In 1980, a group of musicians and music merchants met to standardize an interface that new instruments could use to communicate control instructions with other instruments and computers. This standard was dubbed Musical Instrument Digital Interface (MIDI) and resulted from a collaboration between leading manufacturers initially Sequential Circuits,Oberheim, Roland—and later, other participants that included Yamaha, Korg, and Kawai. A paper was authored byDave Smith of Sequential Circuits and proposed to the Audio Engineering Society in 1981. Then, in August 1983, the MIDI Specification 1.0 was finalized.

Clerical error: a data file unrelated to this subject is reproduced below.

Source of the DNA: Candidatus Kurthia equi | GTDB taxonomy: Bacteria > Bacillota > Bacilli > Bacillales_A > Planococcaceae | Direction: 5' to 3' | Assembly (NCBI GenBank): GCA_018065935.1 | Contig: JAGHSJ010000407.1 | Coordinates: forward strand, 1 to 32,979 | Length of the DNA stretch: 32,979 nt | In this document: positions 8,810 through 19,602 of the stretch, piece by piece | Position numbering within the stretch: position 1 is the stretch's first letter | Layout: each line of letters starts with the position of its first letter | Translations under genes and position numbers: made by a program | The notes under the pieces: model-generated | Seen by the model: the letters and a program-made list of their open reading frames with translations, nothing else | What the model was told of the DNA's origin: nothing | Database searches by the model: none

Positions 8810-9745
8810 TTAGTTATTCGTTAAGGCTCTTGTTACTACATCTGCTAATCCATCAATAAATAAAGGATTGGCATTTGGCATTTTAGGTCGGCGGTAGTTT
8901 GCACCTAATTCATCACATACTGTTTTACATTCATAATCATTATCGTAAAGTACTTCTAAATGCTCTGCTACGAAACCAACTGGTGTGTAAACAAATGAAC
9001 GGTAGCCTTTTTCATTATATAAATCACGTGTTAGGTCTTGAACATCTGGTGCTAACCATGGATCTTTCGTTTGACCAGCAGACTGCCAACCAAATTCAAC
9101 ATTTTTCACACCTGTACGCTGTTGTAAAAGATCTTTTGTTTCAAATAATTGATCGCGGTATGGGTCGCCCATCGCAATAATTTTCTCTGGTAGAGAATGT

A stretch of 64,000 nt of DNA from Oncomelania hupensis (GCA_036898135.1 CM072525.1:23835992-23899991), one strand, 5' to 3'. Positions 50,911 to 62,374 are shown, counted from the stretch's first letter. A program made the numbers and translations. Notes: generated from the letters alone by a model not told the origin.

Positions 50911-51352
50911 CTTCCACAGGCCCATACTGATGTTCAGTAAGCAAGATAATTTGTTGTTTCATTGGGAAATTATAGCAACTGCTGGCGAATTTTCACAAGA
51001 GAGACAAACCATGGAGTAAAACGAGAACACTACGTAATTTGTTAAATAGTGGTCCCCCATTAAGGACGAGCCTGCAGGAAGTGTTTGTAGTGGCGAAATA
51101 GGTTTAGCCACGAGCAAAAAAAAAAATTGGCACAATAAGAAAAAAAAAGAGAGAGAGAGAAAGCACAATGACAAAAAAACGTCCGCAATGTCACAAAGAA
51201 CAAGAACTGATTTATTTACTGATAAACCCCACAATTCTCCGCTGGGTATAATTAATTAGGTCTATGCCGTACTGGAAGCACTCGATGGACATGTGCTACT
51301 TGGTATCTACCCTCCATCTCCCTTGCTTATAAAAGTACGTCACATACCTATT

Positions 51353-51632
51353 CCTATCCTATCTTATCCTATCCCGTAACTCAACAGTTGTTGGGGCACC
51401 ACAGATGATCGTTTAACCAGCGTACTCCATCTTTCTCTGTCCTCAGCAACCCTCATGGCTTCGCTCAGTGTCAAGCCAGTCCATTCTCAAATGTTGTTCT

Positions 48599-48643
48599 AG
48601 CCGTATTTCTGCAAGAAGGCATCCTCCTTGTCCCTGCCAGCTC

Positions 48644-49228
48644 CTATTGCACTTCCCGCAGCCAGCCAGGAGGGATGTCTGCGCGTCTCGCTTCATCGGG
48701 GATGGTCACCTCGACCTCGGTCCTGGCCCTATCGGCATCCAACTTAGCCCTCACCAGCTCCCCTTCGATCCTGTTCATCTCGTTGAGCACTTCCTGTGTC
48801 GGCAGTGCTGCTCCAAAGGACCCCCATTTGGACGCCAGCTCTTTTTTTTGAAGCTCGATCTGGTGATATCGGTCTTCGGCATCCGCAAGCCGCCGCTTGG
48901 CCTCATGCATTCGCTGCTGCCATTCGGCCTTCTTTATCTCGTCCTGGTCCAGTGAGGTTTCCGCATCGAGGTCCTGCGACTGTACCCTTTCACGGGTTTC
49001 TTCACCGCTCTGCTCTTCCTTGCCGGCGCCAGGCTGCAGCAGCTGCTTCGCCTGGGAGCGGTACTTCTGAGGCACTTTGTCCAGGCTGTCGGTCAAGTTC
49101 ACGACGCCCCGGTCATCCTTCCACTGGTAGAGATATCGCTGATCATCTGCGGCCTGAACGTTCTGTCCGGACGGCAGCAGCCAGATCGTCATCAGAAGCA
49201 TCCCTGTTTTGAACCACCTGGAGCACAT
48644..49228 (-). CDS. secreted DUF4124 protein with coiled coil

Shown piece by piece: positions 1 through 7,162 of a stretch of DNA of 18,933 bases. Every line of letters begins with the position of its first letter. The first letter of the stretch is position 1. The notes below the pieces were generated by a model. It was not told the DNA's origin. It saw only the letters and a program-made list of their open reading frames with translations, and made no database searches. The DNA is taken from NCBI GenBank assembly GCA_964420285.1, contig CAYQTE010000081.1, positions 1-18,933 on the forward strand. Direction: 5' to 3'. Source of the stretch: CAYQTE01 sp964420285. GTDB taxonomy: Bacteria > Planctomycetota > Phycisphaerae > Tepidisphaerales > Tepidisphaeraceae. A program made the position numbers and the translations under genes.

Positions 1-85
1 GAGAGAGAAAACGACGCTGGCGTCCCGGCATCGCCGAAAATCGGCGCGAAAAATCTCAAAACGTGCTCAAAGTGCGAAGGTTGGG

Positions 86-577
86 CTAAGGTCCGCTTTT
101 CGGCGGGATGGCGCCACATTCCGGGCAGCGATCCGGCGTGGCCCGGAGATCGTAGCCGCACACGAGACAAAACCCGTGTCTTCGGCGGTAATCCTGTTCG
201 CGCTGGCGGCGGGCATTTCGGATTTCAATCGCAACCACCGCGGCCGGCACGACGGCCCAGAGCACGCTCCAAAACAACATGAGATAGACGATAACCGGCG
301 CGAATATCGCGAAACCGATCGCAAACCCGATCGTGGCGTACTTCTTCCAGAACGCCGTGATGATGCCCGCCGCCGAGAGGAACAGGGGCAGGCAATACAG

MIDI technology allows a single keystroke, control wheel motion, pedal movement, or command from a microcomputer to activate every device in the studio remotely and in synchrony, with each device responding according to conditions predetermined by the composer.
MIDI instruments and software made powerful control of sophisticated instruments easily affordable by many studios and individuals. Acoustic sounds became reintegrated into studios via sampling and sampled-ROM-based instruments.
Miller Puckette developed graphic signal-processing software for 4X called Max (after Max Mathews) and later ported it toMacintosh (with Dave Zicarelli extending it for Opcode) for real-time MIDI control, bringing algorithmic composition availability to most composers with modest computer programming background.